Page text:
— TSEofPB (@TSEofPB) August 23, 2013
This Big Brother Bill Belongs to Zimbabwe Not Britain
Hasty legislation usually makes for the lousy legislation. But for lousy and cynical legislation, look no further than the governmentâ€™s â€˜Transparency of Lobbying, Non-party Campaigning and Trade Union Administration Billâ€™. It appears to be the latest sinister stunt from a Conservative Party looking to boost its chances in the run-up to the general election by effectively clamping down on dissenting views.
Under this legislation the staff time, office costs and expenditures of thousands of blogs, think tanks, charities and campaigners are all set to be heavily capped in the year before the May 2015 general election. Whatâ€™s worse is that the regulation of independent organisations will not only come from the state, but even from the political parties themselves.
The Spectatorâ€™s Sebastian Payne explainsÂ that political blogs that spend more than is permissible would require the permission of political parties. â€˜This new regime, unless clearly defined in the bill, could affect political blogs. Not necessarily due to their funding, but because some bloggers write primarily about the ongoings of a particular party, which could be classed as campaigning. This would give Ed Miliband the power to shut down LabourList, orÂ David Cameron to Conservative Home, if he took a dislike to their coverage.â€™
The National Council for Voluntary Organisations warnsÂ that charities campaigning seeking to change views and attitudes risks being classified as electioneering. â€˜This means that a charity that published campaigning material on an issue such as housing or healthcare could be considered to be engaging in political campaigning if it shares a point of view with one party but not another, even if its intention was just to inform the public, and even if it did not even mention the election.â€™
Respected anti-fascist campaigners Hope Not Hate have highlightedÂ Â how they will be legally limited to spending just 2% of what the British National Party is able to spend in the year before the last general election under these new proposals. They describe it asÂ â€˜nothing more than a Gagging Bill, limiting democracy, political involvement and criticism. At a time when trust in political parties and politicians is at an all-time low we need to increase involvement and participation in the democratic process rather than limiting it.â€™
Meanwhile the TUC have calculated that to hold their traditional annual Congress in the year before an election would become a criminal offence due to the expenditure involved. Their General Secretary Frances Oâ€™Grady damned the bill as â€œan outrageous attack on freedom of speech worthy of an authoritarian dictatorshipâ€Â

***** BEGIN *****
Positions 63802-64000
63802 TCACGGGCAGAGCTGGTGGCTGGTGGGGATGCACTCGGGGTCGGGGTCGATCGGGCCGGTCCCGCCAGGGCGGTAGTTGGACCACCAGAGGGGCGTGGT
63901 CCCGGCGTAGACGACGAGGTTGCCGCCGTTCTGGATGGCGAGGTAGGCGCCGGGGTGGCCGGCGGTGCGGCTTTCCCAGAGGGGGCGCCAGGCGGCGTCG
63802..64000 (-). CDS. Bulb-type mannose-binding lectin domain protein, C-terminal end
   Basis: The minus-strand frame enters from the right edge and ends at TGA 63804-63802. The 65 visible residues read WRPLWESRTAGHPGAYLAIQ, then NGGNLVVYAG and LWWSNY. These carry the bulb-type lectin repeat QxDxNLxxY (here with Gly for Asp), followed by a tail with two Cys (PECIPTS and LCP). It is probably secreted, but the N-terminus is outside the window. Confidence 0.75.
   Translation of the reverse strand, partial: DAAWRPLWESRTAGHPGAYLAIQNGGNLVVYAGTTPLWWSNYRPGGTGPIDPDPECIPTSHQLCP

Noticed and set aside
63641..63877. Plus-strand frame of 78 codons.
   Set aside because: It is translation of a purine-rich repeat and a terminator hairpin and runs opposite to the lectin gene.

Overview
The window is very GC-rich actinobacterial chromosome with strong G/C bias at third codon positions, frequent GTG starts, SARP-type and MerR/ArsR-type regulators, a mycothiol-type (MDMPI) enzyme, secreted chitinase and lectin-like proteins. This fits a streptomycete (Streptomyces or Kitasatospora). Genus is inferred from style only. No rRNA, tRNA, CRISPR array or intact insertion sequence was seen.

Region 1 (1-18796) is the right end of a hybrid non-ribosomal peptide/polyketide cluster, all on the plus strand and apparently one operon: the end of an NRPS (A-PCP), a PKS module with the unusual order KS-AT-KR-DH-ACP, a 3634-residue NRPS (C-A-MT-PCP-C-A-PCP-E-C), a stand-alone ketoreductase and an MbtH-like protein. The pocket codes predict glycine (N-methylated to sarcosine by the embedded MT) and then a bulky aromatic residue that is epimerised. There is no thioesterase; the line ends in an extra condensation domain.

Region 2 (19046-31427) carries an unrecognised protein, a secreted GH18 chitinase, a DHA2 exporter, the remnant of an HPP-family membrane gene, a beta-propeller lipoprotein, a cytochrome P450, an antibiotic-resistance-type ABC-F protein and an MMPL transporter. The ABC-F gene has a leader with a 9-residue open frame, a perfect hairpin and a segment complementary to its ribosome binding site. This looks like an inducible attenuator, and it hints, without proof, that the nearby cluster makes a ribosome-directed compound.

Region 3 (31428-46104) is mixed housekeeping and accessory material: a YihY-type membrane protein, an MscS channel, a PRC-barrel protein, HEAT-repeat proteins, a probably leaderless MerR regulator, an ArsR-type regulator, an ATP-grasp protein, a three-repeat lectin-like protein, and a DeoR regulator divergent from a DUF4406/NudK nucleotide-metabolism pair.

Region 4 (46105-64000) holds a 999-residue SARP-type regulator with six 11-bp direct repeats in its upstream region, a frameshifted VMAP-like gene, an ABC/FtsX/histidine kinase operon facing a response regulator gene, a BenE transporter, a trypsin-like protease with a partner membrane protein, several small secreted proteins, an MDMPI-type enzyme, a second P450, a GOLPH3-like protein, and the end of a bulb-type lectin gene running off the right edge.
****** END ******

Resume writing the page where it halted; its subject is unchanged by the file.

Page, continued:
So charities, anti-racist organisations, trade unions and political blogs stand to be hit hard by the bill, while decaying political parties including the BNP will be its beneficiaries.
Presumably such a Bill must well and truly cover lobbyists? Seasoned lobbyist and former head of Public Affairs at Bell Pottinger Peter Bingle says noÂ â€˜Only a tiny percentage of the so-called lobbying industry will be covered by the bill, and in-house lobbyists are excluded. This is bizarre, as most lobbying of ministers, special advisers and officials is done by employees of corporations and trade associations and not by public affairs consultants. I will not be covered by the bill as it is drafted and nor will most of the major players in the public affairs consultancy world.â€™
Guido Fawkes agrees addingÂ that ‘a huge amount of the type of lobbying that needs most scrutiny has been let off entirely’.
Politics simply should not be the sole property of political parties. Thoughtful Conservative MP Douglas Carswell asks,Â â€˜If 38 Degrees or the Taxpayers’ Alliance want to get stuck in during an election campaign, why shouldnâ€™t they? What possible reason can there be to regulate the political engagement of institutions in a free society?â€™
It is a sad reflection on David Cameron, who once described himself as â€˜a liberal Conservativeâ€™, that his government seems intent on curtailing the campaigning freedoms of others to buttress support. He refuses to admit how many Conservative members have been lost under his watch yet wants to curtail thriving civic campaigning organisations far bigger than his own. His desperate response through this Bill owes more to Zimbabwe than Britain.
For Liberal Democrat MPs to back such Big Brother measures would surely mark a new chapter in the partyâ€™s departure from liberal values. It speaks volumes about Nick Cleggâ€™s leadership that it cannot be ruled out. Chloe Smith is the government minister responsible for this Big Brother billâ€™s speedy passage. Email her atÂ email@example.comÂ to tell her what you think. While you can.